strands of RER are present within these
cells. The reactive Golgi and RER increase
in extent and complexity during the promyelocyte phase of development. Transitional vesicles are conspicuous and interconnections between the nuclear envelope,
Golgi and RER can be readily visualized in
OZI preparations (fig. 3 ) . Golgi cisternae
and vesicles associated with the final packaging of primary (azurophil) granules,
however, are non-reactive (fig. 8). Primary granules and their developmental
forms also are consistently nonreactive.
Mitochondria are numerous in the promyelocytes, exhibit OZI-reactivity and decrease in size during the final phase of
this developmental stage. The OZI reaction
reflects the changes in cisternal components of the neutrophil myelocytes, viz.,
the reduction in size and extent of the
RER and the decrease in the size and prominence of the Golgi complex. Secondary
(specific) granules and their developmental forms as well as a few of the Golgi
cisternae are consistently non-reactive.
The amounts of RER present in the metamyelocytes and mature neutrophils is less
than in the more immature granulocytes
and the reactive RER is often aggregated
into condensed networks. The mitochondria of the mature neutrophils are sparse,
of small size and OZI-positive; the reactive
Golgi is small and condensed. No reactive
granules are seen within either the metamyelocytes or mature neutrophils (fig. 9).
Similar patterns of OZI reactivity are noted
in developing and mature eosinophils and
basophils of the blood and bone marrow;
the cytoplasmic granules of these granulocytes and their precursors are uniformly
non-reactive (fig. 9).
Agranulocytes. The cisternal elements
and mitochondria of lymphocytes and
plasma cells exhibit OZI reactivity; cytoplasmic granules when observed are nonreactive (fig. 10). The mature and immature monocytes display reactive Golgi,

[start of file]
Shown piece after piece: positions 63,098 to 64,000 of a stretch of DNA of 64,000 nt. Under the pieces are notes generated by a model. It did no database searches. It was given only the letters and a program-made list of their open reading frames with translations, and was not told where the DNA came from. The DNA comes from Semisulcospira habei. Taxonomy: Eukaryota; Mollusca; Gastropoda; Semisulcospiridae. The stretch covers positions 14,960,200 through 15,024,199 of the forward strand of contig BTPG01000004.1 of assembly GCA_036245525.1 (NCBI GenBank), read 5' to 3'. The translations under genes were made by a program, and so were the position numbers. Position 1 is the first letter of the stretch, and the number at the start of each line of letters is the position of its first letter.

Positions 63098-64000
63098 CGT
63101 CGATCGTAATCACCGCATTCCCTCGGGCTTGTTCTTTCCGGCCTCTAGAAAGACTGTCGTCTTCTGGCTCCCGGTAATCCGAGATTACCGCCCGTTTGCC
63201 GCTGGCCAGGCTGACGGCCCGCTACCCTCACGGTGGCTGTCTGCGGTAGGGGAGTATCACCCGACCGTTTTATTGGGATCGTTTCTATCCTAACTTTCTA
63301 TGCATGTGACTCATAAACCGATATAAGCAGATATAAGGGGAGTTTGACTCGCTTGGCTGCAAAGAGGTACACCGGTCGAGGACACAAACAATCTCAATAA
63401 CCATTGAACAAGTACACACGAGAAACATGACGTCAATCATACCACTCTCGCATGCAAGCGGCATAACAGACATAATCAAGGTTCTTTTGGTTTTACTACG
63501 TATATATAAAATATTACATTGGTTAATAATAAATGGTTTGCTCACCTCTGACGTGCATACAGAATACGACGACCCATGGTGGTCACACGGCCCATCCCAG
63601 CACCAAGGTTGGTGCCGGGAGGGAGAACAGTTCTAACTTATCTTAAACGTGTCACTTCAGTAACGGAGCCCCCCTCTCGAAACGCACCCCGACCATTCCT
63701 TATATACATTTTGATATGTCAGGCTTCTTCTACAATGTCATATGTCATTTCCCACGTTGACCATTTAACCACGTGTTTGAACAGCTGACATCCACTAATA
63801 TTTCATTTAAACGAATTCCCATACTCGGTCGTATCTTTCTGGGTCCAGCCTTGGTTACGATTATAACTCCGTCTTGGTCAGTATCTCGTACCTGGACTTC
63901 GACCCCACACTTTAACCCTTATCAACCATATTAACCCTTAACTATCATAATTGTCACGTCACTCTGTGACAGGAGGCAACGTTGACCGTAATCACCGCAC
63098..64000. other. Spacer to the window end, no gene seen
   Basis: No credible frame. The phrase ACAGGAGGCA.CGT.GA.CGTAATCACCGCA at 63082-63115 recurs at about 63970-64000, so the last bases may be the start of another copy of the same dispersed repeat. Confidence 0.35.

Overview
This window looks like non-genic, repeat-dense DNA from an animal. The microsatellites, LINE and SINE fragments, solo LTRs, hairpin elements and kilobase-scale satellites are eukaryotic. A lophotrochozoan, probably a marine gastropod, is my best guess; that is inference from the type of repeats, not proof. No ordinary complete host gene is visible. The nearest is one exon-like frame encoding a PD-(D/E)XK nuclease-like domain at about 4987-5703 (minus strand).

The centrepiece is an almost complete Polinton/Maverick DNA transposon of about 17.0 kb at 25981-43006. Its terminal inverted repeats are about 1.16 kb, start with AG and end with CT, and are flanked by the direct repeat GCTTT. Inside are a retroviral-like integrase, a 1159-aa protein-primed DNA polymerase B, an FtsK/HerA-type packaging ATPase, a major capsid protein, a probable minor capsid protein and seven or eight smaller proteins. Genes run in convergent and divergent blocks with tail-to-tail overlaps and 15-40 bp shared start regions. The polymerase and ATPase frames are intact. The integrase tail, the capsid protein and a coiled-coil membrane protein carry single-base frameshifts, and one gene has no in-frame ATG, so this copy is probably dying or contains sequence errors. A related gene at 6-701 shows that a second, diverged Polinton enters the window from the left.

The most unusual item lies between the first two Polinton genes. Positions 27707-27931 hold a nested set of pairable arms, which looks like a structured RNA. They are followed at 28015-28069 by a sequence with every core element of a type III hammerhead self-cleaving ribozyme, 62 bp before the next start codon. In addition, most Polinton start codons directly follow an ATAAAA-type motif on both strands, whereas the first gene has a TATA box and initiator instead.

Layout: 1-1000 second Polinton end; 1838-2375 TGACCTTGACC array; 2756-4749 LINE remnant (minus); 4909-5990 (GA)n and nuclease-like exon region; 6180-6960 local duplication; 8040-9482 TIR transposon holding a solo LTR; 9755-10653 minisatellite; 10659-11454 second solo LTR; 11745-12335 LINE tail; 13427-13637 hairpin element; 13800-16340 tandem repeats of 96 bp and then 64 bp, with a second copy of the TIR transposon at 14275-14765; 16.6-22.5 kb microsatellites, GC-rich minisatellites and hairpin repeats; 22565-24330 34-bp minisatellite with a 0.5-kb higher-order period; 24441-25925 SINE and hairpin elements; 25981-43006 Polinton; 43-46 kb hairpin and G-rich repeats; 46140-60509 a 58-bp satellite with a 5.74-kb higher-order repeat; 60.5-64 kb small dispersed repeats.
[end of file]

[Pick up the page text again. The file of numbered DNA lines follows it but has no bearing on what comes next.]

RER, nuclear envelopes and frequent cisternal interconnections (fig. 10). The RER
in these cells is not as dilated as that observed in either the myelocytes or promyelocytes. Mitochondria are numerous and
OZI-positive. The cytoplasmic granules
present in the monocytes and their developmental forms are non-reactive and the
Golgi components associated with granule
formation fail to exhibit OZI reactivity.
Erythroid elements and megakaryocytes.
The small cisternae of the Golgi complex
and the rare strands of RER present in
nucleate erythroid cells are more conspicuous in OZI preparations than in routinely
prepared specimens (figs. 5, 1 1 ) . These
cisternal components as well as the nuclear
envelope and mitochondria exhibit OZI
reactivity while rhopheocytotic vesicles are
non-reactive; connections of the nuclear
envelope with the Golgi complex and RER
have been observed (fig. 5). The mitochondria and cisternal components of
megakaryocytes and platelets stain with
the OZI reagent. The difference between
the demarcation membranes and RER is
apparent since the demarcation membranes are OZI-negative; cytoplasmic granules present within platelets and megakaryocytes are non-reactive.
Methanol and heat completely inhibit
OZI reactivity while the only metabolic inhibitor to produce an overall decrease in
reactivity is cyanide. Fluoride causes an
intensification of the OZI reaction; patches
of diffuse reactivity are observed occasionally within the cytoplasmic matrices after
treatment with fluoride. Iodoacetate and
dinitrophenol produce a diffuse staining of
the cytoplasm and nucleus of the cell; cytoplasmic granules and membranes remain
unstained in these preparations. Mitochondrial reactivity is inhibited by N-ethylmaleimide but cisternal activity is not altered
by this agent. Specimens treated with metabolic inhibitors and not subsequently exposed to OZI reagent showed no staining.